To be sure, the volume of ESI is growing exponentially and will only continue to do so. The costs associated with collecting, processing, reviewing, and producing documents in litigation are the source of considerable pain for litigants. The only way to reduce that pain to its minimum is to use all tools available in all appropriate circumstances within the bounds of reasonableness and proportionality to control the volumes of data that enter the discovery pipeline, including predictive coding.

Ideally, an effective early case assessment (ECA) capability can enable counsel to set reasonable discovery limits and ultimately process, host, review and produce less ESI.  Counsel can further use ECA to gather key information, develop a litigation budget, and better manage litigation deadlines. ECA also can foster cooperation and proportionality in discovery by informing the parties early in the process about where relevant ESI is located and what ESI is significant to the case. And with such benefits also comes a much more improved predictive coding process.

X1 Distributed Discovery (X1DD) uniquely fulfills this requirement with its ability to perform pre-collection early case assessment, instead of ECA after the costly, time consuming and disruptive collection phase, thereby providing a game-changing new approach to the traditional eDiscovery model.  X1DD enables enterprises to quickly and easily search across thousands of distributed endpoints from a central location.  This allows organizations to easily perform unified complex searches across content, metadata, or both and obtain full results in minutes, enabling true pre-collection ECA with live keyword analysis and distributed processing and collection in parallel at the custodian level. To be sure, this dramatically shortens the identification/collection process by weeks if not months, curtails processing and review costs from not over-collecting data, and provides confidence to the legal team with a highly transparent, consistent and systemized process. And now we know of another key benefit of an effective ECA process: much more accurate predictive coding.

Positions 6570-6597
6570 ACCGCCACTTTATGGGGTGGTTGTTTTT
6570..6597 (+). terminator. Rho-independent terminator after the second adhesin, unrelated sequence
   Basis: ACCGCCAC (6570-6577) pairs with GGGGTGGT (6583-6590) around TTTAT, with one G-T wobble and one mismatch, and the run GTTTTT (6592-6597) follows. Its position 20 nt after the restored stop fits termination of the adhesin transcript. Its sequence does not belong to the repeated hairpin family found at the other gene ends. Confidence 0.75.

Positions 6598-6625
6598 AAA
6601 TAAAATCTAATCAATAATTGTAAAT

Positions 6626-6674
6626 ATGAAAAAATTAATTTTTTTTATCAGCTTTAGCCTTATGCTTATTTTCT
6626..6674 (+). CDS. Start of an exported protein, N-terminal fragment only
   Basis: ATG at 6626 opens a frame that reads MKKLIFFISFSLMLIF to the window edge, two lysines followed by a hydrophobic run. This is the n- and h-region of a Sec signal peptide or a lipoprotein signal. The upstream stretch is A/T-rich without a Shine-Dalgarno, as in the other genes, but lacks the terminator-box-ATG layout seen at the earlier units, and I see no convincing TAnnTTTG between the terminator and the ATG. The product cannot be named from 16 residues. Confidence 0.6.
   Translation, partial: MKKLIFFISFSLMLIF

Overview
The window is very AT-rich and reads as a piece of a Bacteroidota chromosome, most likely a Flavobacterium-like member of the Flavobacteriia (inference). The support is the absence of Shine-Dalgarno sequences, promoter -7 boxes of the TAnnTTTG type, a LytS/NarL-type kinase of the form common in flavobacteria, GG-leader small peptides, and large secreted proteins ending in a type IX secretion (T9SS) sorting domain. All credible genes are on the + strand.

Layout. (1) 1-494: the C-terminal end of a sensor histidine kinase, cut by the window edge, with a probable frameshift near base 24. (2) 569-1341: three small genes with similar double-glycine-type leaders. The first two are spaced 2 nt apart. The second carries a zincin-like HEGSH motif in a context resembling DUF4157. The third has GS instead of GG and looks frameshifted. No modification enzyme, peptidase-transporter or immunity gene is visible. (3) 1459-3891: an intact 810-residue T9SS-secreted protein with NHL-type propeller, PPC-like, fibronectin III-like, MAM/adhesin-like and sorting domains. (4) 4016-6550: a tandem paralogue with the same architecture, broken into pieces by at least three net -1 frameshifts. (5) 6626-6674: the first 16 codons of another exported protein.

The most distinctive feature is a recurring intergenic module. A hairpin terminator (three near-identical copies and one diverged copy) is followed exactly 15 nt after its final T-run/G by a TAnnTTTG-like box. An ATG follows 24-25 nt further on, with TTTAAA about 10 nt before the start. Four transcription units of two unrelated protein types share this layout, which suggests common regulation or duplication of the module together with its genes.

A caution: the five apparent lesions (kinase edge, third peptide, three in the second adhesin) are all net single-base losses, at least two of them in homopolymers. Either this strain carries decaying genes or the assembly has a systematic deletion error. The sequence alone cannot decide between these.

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ILTA eDiscovery Survey Reflects Increased Social Media Discovery

The International Legal Technology Association recently published a very informative and comprehensive law firm eDiscovery practice survey “2016 Litigation and Practice Support Technology Survey.” ILTA received responses from 204 different law firms — small, medium and large — on a variety of subjects, including eDiscovery practice trends and software tool usage.  The survey reveals three key takeaways regarding social media and website discovery.

The first clear takeaway is that social media discovery is clearly increasing among law firms and in the field in general. 77 percent of responding law firms reported conducting social media discovery in 2016, a 12 percent increase over 2015. Additionally, the responding firms reported a higher average volume of cases involving social media evidence, with a 23 percent increase in firms handling at least 4 matters per year involving social media evidence. (See Survey at pg. 23)

In terms of identified software solution usage, the survey establishes that X1 Social Discovery is the clear leader in the web and social media capture category among purpose-built tools used by law firms. 24 percent of all law firms rely on X1 Social Discovery on either an in-sourced or outsourced basis. The survey also reflects that X1 Social is the number one process used by eDiscovery service providers, by far surpassing the next common process of screen capturing. This is consistent with our own internal data, reflecting the industry’s standardization of social media evidence collection by the sheer volume of customers that have adopted X1 Social Discovery. Nearly 200 law firms and 500 eDiscovery services firms have at least one paid license of X1 Social Discovery. So while X1 Social Discovery is very popular with law firms, it is even more widely used by eDiscovery service providers.